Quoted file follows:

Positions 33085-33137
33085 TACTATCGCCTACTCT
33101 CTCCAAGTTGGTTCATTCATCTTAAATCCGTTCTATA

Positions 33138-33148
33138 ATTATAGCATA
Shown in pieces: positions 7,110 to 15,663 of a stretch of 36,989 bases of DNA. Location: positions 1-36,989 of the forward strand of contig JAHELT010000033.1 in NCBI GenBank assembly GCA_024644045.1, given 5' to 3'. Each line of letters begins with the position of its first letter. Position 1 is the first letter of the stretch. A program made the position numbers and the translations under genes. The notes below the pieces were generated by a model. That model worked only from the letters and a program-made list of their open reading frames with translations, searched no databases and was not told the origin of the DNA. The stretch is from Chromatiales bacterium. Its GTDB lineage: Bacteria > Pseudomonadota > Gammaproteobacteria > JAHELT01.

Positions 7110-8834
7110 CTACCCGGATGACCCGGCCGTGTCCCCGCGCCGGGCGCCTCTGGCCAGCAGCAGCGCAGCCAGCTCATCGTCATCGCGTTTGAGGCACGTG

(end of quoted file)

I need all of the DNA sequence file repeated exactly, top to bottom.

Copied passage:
Positions 33085-33137
33085 TACTATCGCCTACTCT
33101 CTCCAAGTTGGTTCATTCATCTTAAATCCGTTCTATA

Positions 33138-33148
33138 ATTATAGCATA
Shown in pieces: positions 7,110 to 15,663 of a stretch of 36,989 bases of DNA. Location: positions 1-36,989 of the forward strand of contig JAHELT010000033.1 in NCBI GenBank assembly GCA_024644045.1, given 5' to 3'. Each line of letters begins with the position of its first letter. Position 1 is the first letter of the stretch. A program made the position numbers and the translations under genes. The notes below the pieces were generated by a model. That model worked only from the letters and a program-made list of their open reading frames with translations, searched no databases and was not told the origin of the DNA. The stretch is from Chromatiales bacterium. Its GTDB lineage: Bacteria > Pseudomonadota > Gammaproteobacteria > JAHELT01.

Positions 7110-8834
7110 CTACCCGGATGACCCGGCCGTGTCCCCGCGCCGGGCGCCTCTGGCCAGCAGCAGCGCAGCCAGCTCATCGTCATCGCGTTTGAGGCACGTG